Up­front ED­I­TO­RIAL

The qual­ity of mercy.

North & South - - Contents - Mike White

They built the gal­lows in a mat­ter of hours, a mix­ture of rude ma­te­ri­als and pre­cise right an­gles. They coiled a rope, and then they hanged him. He was 17.

His name was Maketu Whare­to­tara and, in March, it will be 175 years since his death – the first time the death penalty was used in New Zealand. Three months be­fore, Maketu had killed two adults and three chil­dren on Mo­tu­aro­hia (Rober­ton) Is­land near Rus­sell, after be­ing bul­lied by one of his vic­tims.

The son of Nga­puhi chief Ruhe, Maketu was even­tu­ally handed over to Bri­tish au­thor­i­ties and taken to Auck­land. He was as­signed a lawyer an hour be­fore his trial, and his case was heard be­fore an all-white jury on March 1, 1842. He pleaded not guilty, but the jury wasn’t in­clined to de­bate whether Bri­tish law ap­plied to Maori, his age, or whether he un­der­stood the con­se­quences of his at­tack.

They found him guilty and the judge sen­tenced him to death. He was led to the scaf­fold at mid­day, cloaked in pen­i­tence and a blue blan­ket. Pruri­ence, right­eous­ness, en­ter­tain­ment – a thou­sand set­tlers turned out on the cor­ner of Queen and Vic­to­ria Sts to watch him twitch, to see jus­tice done.

Cap­i­tal pun­ish­ment for mur­der was fi­nally abol­ished in 1961, but be­tween Maketu and Wal­ter Bolton, hanged in Fe­bru­ary 1957 for poi­son­ing his wife, 82 oth­ers were put to death.

The pub­lic has al­ways prized fi­nal­ity and fit­ting pun­ish­ment in our jus­tice sys­tem, and the death penalty cer­tainly of­fered that. But other sen­tences are less em­phatic, more ex­posed to ar­gu­ment.

Last month, two cases created con­tro­versy. Niko­las Del­e­gat was 18 when he as­saulted two peo­ple, one a po­lice of­fi­cer who he knocked un­con­scious. Losi Filipo was 17 when he at­tacked four peo­ple early one morn­ing in Welling­ton, badly in­jur­ing one of his vic­tims. Del­e­gat was con­victed, or­dered to com­plete com­mu­nity ser­vice and pay repa­ra­tion. Filipo was dis­charged with­out con­vic­tion. Both sen­tences stirred pub­lic con­dem­na­tion of the judges for stupid le­niency, for favour­ing a rich­lis­ter’s son, for suc­cumb­ing to the hol­low pleas of a promis­ing rugby player. Firestorms of indig­na­tion and fury swept across all me­dia.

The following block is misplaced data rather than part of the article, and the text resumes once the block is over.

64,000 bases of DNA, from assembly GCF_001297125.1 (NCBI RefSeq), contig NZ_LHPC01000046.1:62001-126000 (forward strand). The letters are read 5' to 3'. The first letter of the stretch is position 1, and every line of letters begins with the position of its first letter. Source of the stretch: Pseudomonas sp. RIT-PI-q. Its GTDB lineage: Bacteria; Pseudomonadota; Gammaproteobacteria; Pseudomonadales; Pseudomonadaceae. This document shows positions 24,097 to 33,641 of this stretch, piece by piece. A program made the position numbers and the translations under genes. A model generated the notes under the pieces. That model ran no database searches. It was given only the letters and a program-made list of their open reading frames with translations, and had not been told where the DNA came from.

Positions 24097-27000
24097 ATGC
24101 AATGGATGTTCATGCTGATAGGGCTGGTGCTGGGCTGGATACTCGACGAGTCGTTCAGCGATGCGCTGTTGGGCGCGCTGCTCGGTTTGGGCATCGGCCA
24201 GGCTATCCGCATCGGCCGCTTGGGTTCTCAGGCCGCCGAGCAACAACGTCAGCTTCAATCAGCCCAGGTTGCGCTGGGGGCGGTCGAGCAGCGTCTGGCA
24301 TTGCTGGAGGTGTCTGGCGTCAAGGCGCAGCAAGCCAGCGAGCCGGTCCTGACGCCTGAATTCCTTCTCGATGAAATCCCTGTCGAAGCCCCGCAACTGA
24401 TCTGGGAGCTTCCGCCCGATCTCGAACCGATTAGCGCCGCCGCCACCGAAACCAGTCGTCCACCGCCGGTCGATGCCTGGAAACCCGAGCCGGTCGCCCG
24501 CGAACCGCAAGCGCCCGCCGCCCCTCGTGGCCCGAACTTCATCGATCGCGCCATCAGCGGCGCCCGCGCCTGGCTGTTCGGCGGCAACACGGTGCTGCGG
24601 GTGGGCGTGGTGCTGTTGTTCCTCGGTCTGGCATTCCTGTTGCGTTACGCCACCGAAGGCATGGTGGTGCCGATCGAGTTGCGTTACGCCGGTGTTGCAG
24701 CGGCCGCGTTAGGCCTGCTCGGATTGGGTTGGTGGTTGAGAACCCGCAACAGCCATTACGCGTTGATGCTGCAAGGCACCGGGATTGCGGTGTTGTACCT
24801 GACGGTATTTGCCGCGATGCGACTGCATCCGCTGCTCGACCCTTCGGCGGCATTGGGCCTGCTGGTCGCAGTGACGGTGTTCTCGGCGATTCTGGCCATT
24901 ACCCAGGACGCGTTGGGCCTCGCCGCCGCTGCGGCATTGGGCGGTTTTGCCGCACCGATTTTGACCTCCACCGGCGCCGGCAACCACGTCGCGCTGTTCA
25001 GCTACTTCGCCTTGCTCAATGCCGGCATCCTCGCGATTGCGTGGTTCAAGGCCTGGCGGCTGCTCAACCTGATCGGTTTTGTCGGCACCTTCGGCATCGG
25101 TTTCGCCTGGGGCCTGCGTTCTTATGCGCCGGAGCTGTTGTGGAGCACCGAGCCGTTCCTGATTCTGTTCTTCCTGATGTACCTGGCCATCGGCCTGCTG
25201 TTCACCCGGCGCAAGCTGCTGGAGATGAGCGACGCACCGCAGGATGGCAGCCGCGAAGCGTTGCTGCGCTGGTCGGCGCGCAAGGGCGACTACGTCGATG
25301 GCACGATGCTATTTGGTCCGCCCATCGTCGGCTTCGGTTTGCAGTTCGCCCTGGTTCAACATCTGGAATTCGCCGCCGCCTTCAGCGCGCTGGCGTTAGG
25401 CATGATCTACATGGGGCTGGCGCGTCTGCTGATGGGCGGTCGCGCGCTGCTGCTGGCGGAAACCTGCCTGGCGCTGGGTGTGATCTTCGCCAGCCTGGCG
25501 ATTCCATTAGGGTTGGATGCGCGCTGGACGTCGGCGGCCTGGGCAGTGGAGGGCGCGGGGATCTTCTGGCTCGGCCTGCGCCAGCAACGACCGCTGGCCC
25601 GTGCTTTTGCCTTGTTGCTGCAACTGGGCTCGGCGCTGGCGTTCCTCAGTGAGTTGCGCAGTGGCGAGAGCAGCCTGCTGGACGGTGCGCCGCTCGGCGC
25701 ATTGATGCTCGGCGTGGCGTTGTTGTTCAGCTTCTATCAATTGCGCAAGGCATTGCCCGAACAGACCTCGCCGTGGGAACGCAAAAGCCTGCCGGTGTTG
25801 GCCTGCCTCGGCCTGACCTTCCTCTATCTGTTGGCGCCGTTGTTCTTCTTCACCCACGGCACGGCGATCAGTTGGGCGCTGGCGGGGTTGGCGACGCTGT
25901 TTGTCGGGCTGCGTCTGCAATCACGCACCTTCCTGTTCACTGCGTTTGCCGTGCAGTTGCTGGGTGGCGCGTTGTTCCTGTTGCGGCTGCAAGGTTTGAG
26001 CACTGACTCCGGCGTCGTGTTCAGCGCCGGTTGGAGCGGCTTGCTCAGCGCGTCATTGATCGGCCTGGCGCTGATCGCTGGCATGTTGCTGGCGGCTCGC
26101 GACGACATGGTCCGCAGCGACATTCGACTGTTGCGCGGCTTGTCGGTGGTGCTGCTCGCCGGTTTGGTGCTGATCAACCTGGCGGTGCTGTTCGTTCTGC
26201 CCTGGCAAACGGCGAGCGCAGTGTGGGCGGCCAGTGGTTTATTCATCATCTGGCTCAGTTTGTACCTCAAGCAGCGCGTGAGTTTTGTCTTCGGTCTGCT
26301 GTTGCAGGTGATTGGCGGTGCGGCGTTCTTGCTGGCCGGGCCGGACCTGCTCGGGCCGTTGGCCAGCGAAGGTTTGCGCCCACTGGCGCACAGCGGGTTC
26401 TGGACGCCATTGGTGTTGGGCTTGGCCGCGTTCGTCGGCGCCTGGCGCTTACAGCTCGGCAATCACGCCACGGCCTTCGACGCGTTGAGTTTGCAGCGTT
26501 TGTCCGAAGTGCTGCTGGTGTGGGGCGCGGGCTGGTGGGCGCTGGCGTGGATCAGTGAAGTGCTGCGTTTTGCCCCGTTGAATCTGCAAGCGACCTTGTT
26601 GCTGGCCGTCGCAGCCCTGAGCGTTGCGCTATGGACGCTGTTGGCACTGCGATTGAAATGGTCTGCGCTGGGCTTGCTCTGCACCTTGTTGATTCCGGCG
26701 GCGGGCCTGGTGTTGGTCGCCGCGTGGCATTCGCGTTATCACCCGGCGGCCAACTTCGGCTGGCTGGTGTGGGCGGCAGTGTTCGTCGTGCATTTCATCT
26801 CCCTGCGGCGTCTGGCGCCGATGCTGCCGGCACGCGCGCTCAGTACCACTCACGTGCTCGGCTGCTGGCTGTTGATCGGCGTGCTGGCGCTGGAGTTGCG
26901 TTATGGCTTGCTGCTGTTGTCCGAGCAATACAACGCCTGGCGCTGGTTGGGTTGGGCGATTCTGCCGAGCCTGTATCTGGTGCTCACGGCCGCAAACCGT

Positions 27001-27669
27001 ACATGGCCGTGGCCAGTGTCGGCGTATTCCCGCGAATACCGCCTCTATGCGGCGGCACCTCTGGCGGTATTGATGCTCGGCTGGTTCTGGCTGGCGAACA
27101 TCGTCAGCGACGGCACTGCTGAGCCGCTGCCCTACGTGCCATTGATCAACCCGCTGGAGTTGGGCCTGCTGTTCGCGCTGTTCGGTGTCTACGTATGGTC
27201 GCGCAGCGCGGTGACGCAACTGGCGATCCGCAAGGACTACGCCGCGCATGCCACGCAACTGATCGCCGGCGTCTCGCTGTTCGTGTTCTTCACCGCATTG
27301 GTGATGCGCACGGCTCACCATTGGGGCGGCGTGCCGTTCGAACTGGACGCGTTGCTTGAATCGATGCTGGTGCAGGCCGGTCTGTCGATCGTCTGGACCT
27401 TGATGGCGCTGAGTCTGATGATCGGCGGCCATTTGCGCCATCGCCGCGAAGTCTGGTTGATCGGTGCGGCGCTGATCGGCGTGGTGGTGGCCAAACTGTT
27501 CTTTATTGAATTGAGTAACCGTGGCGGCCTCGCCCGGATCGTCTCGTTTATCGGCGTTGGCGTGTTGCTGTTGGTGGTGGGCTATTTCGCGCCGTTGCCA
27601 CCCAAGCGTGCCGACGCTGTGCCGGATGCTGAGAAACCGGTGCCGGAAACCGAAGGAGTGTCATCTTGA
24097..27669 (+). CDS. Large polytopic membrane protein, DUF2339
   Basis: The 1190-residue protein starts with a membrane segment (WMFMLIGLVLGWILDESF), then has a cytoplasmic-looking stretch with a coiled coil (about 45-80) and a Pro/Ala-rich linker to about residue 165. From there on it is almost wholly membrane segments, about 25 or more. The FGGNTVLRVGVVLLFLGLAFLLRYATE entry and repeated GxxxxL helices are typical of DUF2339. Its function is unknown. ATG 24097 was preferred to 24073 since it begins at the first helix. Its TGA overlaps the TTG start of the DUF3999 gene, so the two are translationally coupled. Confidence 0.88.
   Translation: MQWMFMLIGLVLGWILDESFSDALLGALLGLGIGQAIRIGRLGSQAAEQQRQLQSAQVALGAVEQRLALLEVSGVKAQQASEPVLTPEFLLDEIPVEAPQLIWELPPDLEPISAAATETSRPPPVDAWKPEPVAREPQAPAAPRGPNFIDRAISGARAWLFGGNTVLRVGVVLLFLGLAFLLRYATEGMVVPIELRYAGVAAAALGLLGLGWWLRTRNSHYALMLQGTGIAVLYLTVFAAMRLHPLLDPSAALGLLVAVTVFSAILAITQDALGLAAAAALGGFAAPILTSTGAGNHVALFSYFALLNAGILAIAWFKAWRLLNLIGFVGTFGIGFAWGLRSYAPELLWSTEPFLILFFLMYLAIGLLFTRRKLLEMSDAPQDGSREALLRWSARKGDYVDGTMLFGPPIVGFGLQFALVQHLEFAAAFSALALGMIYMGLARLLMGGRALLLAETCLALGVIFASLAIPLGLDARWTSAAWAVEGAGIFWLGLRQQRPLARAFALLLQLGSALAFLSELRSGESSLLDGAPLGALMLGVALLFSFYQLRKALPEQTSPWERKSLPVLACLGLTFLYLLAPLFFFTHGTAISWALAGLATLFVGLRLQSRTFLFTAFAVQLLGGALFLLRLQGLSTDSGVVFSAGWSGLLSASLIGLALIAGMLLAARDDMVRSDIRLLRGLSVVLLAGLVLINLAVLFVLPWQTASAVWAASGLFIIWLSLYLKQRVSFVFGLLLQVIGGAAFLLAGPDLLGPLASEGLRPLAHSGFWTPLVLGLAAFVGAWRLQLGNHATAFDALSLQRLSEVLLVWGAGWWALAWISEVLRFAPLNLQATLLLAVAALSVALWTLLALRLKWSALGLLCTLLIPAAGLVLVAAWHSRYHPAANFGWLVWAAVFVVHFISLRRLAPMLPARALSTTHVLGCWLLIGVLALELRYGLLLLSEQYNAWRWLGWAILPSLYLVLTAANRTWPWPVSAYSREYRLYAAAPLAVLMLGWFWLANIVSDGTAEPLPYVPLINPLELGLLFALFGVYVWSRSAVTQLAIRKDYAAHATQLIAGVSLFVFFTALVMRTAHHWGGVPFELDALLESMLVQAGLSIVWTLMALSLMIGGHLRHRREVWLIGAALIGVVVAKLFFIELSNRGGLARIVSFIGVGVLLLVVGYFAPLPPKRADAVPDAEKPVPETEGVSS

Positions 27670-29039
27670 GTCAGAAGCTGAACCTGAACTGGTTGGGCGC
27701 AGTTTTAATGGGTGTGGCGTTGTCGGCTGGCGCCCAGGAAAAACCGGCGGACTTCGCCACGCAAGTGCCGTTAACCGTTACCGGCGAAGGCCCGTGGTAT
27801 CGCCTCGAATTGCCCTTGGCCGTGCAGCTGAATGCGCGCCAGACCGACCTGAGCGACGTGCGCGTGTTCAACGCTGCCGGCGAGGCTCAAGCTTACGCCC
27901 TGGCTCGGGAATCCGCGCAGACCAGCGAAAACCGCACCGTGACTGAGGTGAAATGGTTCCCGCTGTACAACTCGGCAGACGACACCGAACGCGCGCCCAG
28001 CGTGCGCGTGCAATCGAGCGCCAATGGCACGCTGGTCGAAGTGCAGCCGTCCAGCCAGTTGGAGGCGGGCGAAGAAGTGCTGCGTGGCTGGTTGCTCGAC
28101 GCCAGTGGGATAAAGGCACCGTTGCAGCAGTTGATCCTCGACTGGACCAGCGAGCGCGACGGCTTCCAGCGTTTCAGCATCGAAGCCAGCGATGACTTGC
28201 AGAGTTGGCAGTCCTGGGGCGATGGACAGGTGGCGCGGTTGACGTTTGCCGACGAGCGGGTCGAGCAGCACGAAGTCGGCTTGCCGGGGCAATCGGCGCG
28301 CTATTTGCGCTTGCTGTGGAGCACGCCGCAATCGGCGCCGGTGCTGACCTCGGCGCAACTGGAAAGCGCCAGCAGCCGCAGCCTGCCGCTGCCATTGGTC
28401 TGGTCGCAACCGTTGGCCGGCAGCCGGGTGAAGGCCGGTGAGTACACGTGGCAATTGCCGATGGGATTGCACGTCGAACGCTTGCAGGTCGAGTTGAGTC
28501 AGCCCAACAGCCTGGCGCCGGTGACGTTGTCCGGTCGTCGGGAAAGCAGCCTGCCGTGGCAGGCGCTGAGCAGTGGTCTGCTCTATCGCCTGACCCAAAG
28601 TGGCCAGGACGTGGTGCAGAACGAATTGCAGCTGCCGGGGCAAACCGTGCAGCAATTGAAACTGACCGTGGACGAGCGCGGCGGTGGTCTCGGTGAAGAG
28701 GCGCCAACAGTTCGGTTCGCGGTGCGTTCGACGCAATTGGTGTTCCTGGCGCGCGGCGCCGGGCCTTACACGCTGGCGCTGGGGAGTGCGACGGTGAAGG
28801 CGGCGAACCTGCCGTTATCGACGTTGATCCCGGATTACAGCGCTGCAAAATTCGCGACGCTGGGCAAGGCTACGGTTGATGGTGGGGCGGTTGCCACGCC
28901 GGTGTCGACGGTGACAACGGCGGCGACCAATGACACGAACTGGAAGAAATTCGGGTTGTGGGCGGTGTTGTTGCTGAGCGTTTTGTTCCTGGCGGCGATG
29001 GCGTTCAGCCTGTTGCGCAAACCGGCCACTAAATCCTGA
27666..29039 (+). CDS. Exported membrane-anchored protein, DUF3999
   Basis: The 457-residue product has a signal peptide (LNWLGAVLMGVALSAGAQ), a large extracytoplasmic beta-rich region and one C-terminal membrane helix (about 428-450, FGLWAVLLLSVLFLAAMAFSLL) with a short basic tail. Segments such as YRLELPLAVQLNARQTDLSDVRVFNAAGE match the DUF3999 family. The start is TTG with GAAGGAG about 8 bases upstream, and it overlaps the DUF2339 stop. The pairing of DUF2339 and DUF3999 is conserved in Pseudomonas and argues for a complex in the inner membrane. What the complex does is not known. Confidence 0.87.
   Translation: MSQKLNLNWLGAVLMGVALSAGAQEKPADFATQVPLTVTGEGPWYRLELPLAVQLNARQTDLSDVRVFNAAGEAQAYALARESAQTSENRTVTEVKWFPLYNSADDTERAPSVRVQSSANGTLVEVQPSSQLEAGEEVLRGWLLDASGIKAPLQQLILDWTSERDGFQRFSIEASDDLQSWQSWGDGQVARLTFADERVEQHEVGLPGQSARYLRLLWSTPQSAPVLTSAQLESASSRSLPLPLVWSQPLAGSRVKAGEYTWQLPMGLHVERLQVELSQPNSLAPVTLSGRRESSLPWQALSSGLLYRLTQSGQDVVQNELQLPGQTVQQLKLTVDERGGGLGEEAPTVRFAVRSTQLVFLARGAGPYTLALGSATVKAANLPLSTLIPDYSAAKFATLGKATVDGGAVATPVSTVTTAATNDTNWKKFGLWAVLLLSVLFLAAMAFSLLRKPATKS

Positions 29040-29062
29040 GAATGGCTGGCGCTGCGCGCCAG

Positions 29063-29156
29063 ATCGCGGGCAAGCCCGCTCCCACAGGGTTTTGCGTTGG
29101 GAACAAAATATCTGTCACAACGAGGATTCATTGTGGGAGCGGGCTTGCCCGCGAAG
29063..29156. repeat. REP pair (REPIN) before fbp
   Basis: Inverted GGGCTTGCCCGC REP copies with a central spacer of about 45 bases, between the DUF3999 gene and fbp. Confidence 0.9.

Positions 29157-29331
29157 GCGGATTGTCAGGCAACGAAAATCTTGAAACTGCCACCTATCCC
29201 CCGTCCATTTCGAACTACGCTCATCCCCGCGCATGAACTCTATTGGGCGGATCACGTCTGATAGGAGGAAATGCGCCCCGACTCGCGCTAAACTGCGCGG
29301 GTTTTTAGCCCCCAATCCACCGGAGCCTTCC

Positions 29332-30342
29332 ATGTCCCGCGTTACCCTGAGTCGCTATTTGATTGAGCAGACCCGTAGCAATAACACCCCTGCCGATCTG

The judge in Filipo’s case, Bruce David­son, had con­sid­ered the ef­fects of a con­vic­tion on his pro­fes­sional sport­ing ca­reer, and ruled the po­ten­tial con­se­quences were out of pro­por­tion to the crime. In a sec­tion of his judg­ment that gained lit­tle cov­er­age, Judge David­son com­mented: “It is only now in New Zealand in 2016 that peo­ple are truly be­gin­ning to un­der­stand the im­pact of con­vic­tions on peo­ple for all sorts of rea­sons.” It ap­pears the judge over­es­ti­mated how cog­nisant and com­pas­sion­ate we are about this.

The pub­lic, rightly moved by the vic­tims’ tes­ti­monies and af­fronted by the sheer fe­roc­ity of Filipo’s at­tack, de­manded more, de­manded some tan­gi­ble totem of pun­ish­ment.

Frus­trat­ingly, few have ven­tured just what that ap­pro­pri­ate pun­ish­ment should be, though many hint at jail.

To those who do, and any who’ve bayed for harsher jus­tice, there are some gen­uine ques­tions: What would send­ing Filipo to prison truly achieve? Would he be more or less likely af­ter­wards to com­mit sim­i­lar of­fences? How is some­one who was a school­boy at the time of his at­tack meant to be a so­cial role model? Why have so few con­sid­ered what other fac­tors may have led to his propen­sity for vi­o­lence?

This is not an ex­cuse for Filipo. This is not to sug­gest judges are sages or their de­ci­sions in­vi­o­late. This is not to claim that past le­nien­cies from judges have not proved naive and un­suc­cess­ful. But it is a call to avoid haste in judg­ment, or a clam­our for re­venge.

We lash out in re­sponse, seek­ing to sate our own anger, but of­ten blinded by fury to a long-term view. No mat­ter what Filipo does from now on, his life will for­ever be framed on Google by this mad mo­ment and our re­sponse to it.

If I was one of Filipo’s vic­tims, I too would won­der how se­ri­ous an as­sault needed to be to war­rant a con­vic­tion and would feel my in­juries had been in­val­i­dated. Equally, if I was his fam­ily, I would seek an out­come that min­imised the ef­fect on the rest of his life. I’m nei­ther. But I’m aware of the phe­nom­e­nal power of a sec­ond chance. And ev­ery time I read of scorn at Filipo’s sen­tence, I think of Hau­tahi Kingi, whose story North & South re­counted this year.

Sen­tenced to jail for as­sault­ing his friend as an 18-year- old, Kingi’s con­vic­tion and sen­tence were even­tu­ally quashed. In May, a blame­less decade later, he gained a PHD from Cor­nell Univer­sity and now works as an econ­o­mist in Wash­ing­ton. He will change the world for good.

When Jus­tice Si­mon France dis­charged Kingi and a co- of­fender, he stated: “It is to be hoped they re­pay so­ci­ety for the op­por­tu­nity it is thereby giv­ing them.” That is the chal­lenge fac­ing Filipo – and any of us who’ve ever been spared, or of­fered quar­ter.

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